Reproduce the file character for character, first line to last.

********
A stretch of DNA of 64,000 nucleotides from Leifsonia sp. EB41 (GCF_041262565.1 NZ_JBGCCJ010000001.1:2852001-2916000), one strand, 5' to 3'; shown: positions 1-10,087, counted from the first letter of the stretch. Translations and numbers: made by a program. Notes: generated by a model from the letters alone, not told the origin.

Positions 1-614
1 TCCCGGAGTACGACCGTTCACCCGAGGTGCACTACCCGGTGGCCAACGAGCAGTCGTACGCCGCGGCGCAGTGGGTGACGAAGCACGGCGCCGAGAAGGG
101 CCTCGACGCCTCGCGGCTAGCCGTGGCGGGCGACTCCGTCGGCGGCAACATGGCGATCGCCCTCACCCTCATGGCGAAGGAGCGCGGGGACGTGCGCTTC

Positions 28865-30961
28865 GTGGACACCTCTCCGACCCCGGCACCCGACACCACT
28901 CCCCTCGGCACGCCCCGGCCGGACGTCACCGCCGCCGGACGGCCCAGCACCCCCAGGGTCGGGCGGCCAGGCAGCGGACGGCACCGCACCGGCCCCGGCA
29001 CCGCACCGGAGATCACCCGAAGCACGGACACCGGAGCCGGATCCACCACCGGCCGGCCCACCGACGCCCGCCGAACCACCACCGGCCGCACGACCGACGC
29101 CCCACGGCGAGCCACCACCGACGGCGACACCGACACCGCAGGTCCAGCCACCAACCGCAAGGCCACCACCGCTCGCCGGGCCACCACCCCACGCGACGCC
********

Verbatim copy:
A stretch of DNA of 64,000 nucleotides from Leifsonia sp. EB41 (GCF_041262565.1 NZ_JBGCCJ010000001.1:2852001-2916000), one strand, 5' to 3'; shown: positions 1-10,087, counted from the first letter of the stretch. Translations and numbers: made by a program. Notes: generated by a model from the letters alone, not told the origin.

Positions 1-614
1 TCCCGGAGTACGACCGTTCACCCGAGGTGCACTACCCGGTGGCCAACGAGCAGTCGTACGCCGCGGCGCAGTGGGTGACGAAGCACGGCGCCGAGAAGGG
101 CCTCGACGCCTCGCGGCTAGCCGTGGCGGGCGACTCCGTCGGCGGCAACATGGCGATCGCCCTCACCCTCATGGCGAAGGAGCGCGGGGACGTGCGCTTC

Positions 28865-30961
28865 GTGGACACCTCTCCGACCCCGGCACCCGACACCACT
28901 CCCCTCGGCACGCCCCGGCCGGACGTCACCGCCGCCGGACGGCCCAGCACCCCCAGGGTCGGGCGGCCAGGCAGCGGACGGCACCGCACCGGCCCCGGCA
29001 CCGCACCGGAGATCACCCGAAGCACGGACACCGGAGCCGGATCCACCACCGGCCGGCCCACCGACGCCCGCCGAACCACCACCGGCCGCACGACCGACGC
29101 CCCACGGCGAGCCACCACCGACGGCGACACCGACACCGCAGGTCCAGCCACCAACCGCAAGGCCACCACCGCTCGCCGGGCCACCACCCCACGCGACGCC